• We have identified the sim transcription unit and have shown by in situ hybridization to embryos that the sim gene is expressed specifically in the midline neuroepithelium [6].
  • Furthermore, ectopic transplantations of wild-type midline cells into single minded (sim) mutant embryos suggest that the ventral midline is required for correct positioning of the cells [23].


  1. Physical mapping of the holoprosencephaly critical region in 21q22.3, exclusion of SIM2 as a candidate gene for holoprosencephaly, and mapping of SIM2 to a region of chromosome 21 important for Down syndrome. Muenke, M., Bone, L.J., Mitchell, H.F., Hart, I., Walton, K., Hall-Johnson, K., Ippel, E.F., Dietz-Band, J., Kvaløy, K., Fan, C.M. Am. J. Hum. Genet. (1995) [Pubmed]
  2. Cloning of two human homologs of the Drosophila single-minded gene SIM1 on chromosome 6q and SIM2 on 21q within the Down syndrome chromosomal region. Chrast, R., Scott, H.S., Chen, H., Kudoh, J., Rossier, C., Minoshima, S., Wang, Y., Shimizu, N., Antonarakis, S.E. Genome Res. (1997) [Pubmed]
  3. Single-minded and Down syndrome? Chen, H., Chrast, R., Rossier, C., Gos, A., Antonarakis, S.E., Kudoh, J., Yamaki, A., Shindoh, N., Maeda, H., Minoshima, S. Nat. Genet. (1995) [Pubmed]
  4. The Drosophila single-minded gene encodes a helix-loop-helix protein that acts as a master regulator of CNS midline development. Nambu, J.R., Lewis, J.O., Wharton, K.A., Crews, S.T. Cell (1991) [Pubmed]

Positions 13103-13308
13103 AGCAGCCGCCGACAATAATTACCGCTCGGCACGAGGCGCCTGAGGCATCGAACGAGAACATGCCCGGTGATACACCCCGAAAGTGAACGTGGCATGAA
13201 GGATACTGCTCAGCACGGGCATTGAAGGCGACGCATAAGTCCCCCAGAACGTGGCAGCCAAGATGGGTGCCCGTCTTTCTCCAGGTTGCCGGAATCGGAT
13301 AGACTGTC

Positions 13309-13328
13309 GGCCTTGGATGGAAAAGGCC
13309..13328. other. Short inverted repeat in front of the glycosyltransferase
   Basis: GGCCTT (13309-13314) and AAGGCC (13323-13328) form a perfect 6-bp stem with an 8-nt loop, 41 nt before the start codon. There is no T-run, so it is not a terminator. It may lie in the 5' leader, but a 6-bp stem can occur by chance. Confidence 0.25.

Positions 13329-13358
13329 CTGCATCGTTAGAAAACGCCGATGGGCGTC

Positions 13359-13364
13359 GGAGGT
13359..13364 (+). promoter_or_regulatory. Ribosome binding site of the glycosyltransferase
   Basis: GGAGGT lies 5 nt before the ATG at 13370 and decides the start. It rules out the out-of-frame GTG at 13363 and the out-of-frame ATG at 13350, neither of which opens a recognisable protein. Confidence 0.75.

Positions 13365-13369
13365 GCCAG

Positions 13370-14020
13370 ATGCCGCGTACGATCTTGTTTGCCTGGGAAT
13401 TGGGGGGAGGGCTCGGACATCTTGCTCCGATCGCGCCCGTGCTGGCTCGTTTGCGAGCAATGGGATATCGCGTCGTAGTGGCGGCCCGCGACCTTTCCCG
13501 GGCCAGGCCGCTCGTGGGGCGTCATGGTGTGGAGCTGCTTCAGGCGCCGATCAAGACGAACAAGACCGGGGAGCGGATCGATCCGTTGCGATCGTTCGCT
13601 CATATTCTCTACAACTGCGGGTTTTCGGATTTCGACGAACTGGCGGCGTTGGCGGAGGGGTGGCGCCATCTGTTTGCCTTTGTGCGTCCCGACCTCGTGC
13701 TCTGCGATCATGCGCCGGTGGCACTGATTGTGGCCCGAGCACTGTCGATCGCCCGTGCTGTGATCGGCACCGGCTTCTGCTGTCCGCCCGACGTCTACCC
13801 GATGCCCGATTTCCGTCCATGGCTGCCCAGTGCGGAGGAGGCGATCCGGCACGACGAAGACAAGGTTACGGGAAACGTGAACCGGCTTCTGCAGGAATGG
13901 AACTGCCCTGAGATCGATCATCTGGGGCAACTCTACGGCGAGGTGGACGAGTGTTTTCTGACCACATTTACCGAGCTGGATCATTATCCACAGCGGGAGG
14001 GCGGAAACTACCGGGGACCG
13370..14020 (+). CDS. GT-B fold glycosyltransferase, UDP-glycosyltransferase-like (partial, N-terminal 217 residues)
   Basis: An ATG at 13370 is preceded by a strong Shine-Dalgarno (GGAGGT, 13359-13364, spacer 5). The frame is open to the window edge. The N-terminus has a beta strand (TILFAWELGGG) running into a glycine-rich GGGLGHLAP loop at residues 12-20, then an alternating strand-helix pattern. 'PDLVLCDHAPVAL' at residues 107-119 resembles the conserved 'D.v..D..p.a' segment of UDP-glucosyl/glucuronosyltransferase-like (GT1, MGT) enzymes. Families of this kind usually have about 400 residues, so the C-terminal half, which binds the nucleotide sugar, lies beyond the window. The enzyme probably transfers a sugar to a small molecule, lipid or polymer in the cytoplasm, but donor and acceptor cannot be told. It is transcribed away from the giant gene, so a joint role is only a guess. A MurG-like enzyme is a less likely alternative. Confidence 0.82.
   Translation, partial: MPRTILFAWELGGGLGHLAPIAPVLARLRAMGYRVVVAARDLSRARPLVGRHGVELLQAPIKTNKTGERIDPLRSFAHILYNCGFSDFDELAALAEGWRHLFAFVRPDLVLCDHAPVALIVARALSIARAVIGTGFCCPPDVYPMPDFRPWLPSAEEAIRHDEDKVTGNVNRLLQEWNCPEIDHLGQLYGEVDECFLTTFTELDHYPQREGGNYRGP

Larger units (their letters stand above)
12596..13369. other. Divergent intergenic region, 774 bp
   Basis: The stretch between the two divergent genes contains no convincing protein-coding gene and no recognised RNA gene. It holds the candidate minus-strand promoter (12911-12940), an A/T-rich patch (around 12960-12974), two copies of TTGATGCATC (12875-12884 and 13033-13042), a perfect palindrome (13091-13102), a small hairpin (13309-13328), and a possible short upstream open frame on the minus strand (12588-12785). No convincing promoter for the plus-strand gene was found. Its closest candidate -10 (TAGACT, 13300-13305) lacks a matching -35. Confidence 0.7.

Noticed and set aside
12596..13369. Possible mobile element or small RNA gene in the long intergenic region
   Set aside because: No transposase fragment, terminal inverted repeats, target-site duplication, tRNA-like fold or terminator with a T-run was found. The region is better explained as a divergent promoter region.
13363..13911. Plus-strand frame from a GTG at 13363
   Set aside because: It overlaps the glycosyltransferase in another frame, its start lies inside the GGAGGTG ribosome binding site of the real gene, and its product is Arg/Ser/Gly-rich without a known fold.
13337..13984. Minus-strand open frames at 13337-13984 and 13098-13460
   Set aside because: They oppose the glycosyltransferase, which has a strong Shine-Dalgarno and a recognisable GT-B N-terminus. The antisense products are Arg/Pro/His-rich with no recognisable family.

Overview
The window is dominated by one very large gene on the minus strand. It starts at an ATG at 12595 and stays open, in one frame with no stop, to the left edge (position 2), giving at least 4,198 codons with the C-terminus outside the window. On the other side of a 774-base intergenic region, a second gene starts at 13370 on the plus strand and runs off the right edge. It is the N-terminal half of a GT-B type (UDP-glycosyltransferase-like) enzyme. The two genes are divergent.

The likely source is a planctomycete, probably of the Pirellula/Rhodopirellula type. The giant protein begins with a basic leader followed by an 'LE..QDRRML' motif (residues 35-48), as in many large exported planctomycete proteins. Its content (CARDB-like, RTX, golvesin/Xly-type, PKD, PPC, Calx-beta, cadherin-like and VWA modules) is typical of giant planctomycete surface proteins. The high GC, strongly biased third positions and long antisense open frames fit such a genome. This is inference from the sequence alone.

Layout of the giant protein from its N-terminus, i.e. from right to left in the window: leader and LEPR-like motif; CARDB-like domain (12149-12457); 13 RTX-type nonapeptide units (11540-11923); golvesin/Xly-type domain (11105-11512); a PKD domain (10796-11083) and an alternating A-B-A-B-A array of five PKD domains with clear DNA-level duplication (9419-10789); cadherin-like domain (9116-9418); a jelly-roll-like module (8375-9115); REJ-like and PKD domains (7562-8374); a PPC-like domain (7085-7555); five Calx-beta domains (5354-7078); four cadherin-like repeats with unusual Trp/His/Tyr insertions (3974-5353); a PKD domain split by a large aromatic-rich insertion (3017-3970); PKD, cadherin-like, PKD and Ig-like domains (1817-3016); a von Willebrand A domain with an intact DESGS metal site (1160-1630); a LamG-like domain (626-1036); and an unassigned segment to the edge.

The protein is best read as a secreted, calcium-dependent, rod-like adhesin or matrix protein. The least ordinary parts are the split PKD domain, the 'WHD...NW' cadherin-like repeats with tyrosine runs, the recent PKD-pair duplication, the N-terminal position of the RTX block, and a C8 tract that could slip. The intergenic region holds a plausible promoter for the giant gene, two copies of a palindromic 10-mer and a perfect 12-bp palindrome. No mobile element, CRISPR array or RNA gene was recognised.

5. The Drosophila single-minded gene encodes a nuclear protein with sequence similarity to the per gene product. Crews, S.T., Thomas, J.B., Goodman, C.S. Cell (1988) [Pubmed]
  6. Molecular genetics of the single-minded locus: a gene involved in the development of the Drosophila nervous system. Thomas, J.B., Crews, S.T., Goodman, C.S. Cell (1988) [Pubmed]
  7. Snail is required for Delta endocytosis and Notch-dependent activation of single-minded expression. Morel, V., Le Borgne, R., Schweisguth, F. Dev. Genes Evol. (2003) [Pubmed]
  8. Novel behavioral and developmental defects associated with Drosophila single-minded. Pielage, J., Steffes, G., Lau, D.C., Parente, B.A., Crews, S.T., Strauss, R., Klämbt, C. Dev. Biol. (2002) [Pubmed]
  9. The Snail repressor positions Notch signaling in the Drosophila embryo. Cowden, J., Levine, M. Development (2002) [Pubmed]
  10. Aryl hydrocarbon or dioxin receptor: biologic and toxic responses. Bock, K.W. Rev. Physiol. Biochem. Pharmacol. (1994) [Pubmed]